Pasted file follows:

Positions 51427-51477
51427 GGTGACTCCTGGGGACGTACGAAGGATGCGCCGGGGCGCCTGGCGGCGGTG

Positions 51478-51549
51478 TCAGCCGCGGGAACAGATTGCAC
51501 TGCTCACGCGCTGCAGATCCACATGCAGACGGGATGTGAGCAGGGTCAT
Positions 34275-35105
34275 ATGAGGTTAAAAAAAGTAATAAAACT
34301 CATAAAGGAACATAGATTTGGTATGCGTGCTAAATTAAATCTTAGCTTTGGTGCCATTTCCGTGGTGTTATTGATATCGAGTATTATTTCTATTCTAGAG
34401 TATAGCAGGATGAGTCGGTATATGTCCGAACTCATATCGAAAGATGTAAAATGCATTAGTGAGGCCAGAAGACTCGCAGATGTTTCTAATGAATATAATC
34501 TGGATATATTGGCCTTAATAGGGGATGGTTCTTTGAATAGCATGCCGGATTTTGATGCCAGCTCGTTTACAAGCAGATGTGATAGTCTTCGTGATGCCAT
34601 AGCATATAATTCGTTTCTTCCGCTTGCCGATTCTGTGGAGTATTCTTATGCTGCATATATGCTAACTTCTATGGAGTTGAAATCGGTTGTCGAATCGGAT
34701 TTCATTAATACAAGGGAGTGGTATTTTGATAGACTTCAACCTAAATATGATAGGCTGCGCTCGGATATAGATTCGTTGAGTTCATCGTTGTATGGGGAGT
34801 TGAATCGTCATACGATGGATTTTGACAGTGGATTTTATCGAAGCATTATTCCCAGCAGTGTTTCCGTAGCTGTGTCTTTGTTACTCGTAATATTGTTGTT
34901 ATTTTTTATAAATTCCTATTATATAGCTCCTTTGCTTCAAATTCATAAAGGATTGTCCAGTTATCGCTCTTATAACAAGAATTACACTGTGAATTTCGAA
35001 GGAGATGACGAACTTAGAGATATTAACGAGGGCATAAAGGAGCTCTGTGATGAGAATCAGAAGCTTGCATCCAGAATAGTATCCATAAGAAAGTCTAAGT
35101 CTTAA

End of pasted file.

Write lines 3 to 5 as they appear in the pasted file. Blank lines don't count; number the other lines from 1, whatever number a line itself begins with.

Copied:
Positions 51478-51549
51478 TCAGCCGCGGGAACAGATTGCAC
51501 TGCTCACGCGCTGCAGATCCACATGCAGACGGGATGTGAGCAGGGTCAT